The trial court found that the two land sales to which the defendant's expert referred were of little use in fixing the value of the plaintiff's property and that there had been no sales of comparable real estate for many years prior to September 1, 1956. It found further that since the criteria of comparable sales were unavailable, the present true and actual value of the property was required to be determined largely by the method employed by both experts--capitalization of stabilized not income. Under this method, the value is determined by capitalizing the future net income from a building--devoted to the highest and best use of the land upon which it is situated--at a capitalization rate which provides for both a return on the investment and a recapture or amortization of the investment over the period of the economic life of the building. The value of the land is determined by the land residual method, which involves capitalization of the income regarded as attributable to the land. This is the amount of the income remaining from the gross rental after proper allowances have been made for vacancies, amortization of the investment in the building, payment of all expenses in connection with its operation, including taxes on the building, and earnings to be derived from ownership of the building. The prevailing rate of return on the investment plus an anticipated tax rate is then used to capitalize the remaining income. This method was used by the plaintiff's expert as well as by the defendant's expert.

The ultimate question presented was the ascertainment of the true and actual value of the plaintiff's property. The parties stipulated in open court that the valuation of, and assessment on, the building was correct, so that there remained for determination only the value of the land. The best test for the determination of value is ordinarily that of market sales. Campbell v. City of New Haven, 101 Conn. 173, 185, 125 A. 650. Here the court found that there had been no sales of comparable real estate for many years, and this finding was not challenged. In the absence of such sales, other means are required to be employed. Underwood Typewriter Co. v. City of Hartford, 99 Conn. 329, 337, 122 A. 91. Various methods have been recognized to be proper, no one method being controlling. National Folding Box Co. v. City of New Haven, 146 Conn. 578, 585, 153 A.2d 420; Sibley v. Town of Middlefield, 143 Conn. 100, 107, 120 A.2d 77. The experts who testified for each of the parties agreed that the best method to be employed here was the land residual method. In that method, as in the case of other theoretical methods of establishing value, a number of factors and elements are involved and require consideration, so that mathematical accuracy is not necessarily achieved by their use. Lomas & Nettleton Co. v. City of Waterbury, 122 Conn. 228, 232, 188 A. 433. In situations where such mathematical calculations must be relied upon for the determination of value, much caution is required, because those calculations, although made in the best of faith, can lead to widely divergent results. They must, therefore, be closely scrutinized. In re Erie Railroad System, 19 N.J. 110, 135, 115 A.2d 89. The methods do not establish value in themselves, but are merely aids in the ascertainment thereof.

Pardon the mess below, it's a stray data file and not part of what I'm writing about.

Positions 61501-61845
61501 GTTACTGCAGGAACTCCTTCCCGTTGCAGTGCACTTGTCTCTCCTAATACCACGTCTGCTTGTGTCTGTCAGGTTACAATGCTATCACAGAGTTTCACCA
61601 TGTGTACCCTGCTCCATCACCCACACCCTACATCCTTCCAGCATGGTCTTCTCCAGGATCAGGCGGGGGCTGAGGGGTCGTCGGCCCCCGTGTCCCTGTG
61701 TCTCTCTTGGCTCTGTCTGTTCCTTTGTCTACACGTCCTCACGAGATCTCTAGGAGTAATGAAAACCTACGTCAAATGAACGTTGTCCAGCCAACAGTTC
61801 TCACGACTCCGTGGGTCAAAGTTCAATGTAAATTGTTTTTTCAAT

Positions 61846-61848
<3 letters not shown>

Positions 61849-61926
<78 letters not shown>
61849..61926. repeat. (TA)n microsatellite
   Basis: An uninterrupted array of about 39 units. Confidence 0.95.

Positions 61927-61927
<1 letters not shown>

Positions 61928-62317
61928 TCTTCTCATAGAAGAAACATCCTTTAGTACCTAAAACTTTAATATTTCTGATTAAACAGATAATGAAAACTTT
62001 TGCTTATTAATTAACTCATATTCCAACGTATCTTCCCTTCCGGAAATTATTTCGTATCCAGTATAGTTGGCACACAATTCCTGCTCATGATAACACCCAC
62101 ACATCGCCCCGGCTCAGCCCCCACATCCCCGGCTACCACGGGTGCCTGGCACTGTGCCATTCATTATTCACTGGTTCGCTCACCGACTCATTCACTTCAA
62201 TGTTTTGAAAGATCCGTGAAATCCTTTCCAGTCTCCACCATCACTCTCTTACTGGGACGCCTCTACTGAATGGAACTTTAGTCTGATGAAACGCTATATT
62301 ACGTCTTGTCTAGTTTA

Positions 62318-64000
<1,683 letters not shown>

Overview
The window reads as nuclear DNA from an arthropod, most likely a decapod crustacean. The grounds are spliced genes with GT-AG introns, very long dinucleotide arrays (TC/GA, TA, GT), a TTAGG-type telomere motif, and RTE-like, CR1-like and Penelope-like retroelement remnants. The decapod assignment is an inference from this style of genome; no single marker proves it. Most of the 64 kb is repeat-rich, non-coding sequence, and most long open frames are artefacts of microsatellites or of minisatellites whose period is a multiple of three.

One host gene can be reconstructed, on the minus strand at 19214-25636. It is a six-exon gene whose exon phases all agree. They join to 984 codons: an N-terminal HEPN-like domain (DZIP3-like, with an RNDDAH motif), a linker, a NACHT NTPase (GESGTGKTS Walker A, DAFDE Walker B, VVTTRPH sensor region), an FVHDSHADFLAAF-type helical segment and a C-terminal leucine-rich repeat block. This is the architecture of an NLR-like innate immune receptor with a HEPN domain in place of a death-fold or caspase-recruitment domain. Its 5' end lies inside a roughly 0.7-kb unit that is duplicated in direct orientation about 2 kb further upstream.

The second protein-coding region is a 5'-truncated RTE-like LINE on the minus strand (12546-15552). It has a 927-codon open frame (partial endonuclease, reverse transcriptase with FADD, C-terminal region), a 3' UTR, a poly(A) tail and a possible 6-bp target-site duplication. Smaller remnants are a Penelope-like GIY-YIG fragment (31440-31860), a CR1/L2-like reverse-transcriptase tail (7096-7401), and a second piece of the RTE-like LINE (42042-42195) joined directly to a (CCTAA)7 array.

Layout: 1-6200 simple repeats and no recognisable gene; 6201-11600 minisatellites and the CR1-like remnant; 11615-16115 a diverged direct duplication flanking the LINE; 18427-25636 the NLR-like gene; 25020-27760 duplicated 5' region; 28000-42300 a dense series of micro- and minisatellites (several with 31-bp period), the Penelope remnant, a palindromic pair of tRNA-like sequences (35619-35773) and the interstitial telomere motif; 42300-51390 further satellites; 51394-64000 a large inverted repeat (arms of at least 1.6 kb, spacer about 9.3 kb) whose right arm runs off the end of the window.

The assessment of property for taxation is an administrative proceeding. The board of assessors and the board of tax review are administrative boards, and in performing their duties in valuing property and in correcting and equalizing assessments, they act largely upon the knowledge of their members as to valuation and the taxable property of taxpayers. Bugbee v. Town of Putnam, 90 Conn. 154, 158, 96 A. 955; Ives v. Town of Goshen, 65 Conn. 456, 459, 32 A. 932. In considering the results arrived at by them, we must bear in mind that the process of estimating the value of property for taxation is, at best, one of approximation and judgment, and that there is a margin for a difference of opinion. Bridgeport Brass Co. v. Drew, 102 Conn. 206, 212, 128 A. 413; Ford v. H. W. Dubiskie & Co., 105 Conn. 572, 580, 136 A. 560. Valuations for taxation purposes are first fixed by the assessors and an appeal lies to the board of tax review. The law contemplates that a wide discretion is to be accorded to assessors, and unless their action is discriminatory or so unreasonable that property is substantially overvalued and thus injustice and illegality result, their opinion and judgment should control in the determination of value for taxation purposes. Sears, Roebuck & Co. v. Inhabitants of City of Presque Isle, 150 Me. 181, 189, 107 A.2d 475; German-American Lumber Co. v. Barbee, 59 Fla. 493, 498, 52 So. 292; Washington County National Bank v. Washington County, 176 Va. 216, 222, 10 S.E.2d 515; Haubrich v. Johnson, 242 Iowa 1236, 1246, 50 N.W.2d 19.

It has been noted repeatedly that the valuation of property for assessment purposes has been a vexing and much litigated problem. Sibley v. Town of Middlefield, 143 Conn. 100, 105, 120 A.2d 77. A taxpayer who thinks he is aggrieved has an appeal to the courts, where the matter is tried de novo. On such an appeal, the contesting taxpayer must establish that the assessment is unjust and will result in his being required, in effect, to pay an illegal tax. Sibley v. Town of Middlefield, supra; Ives v. Town of Goshen...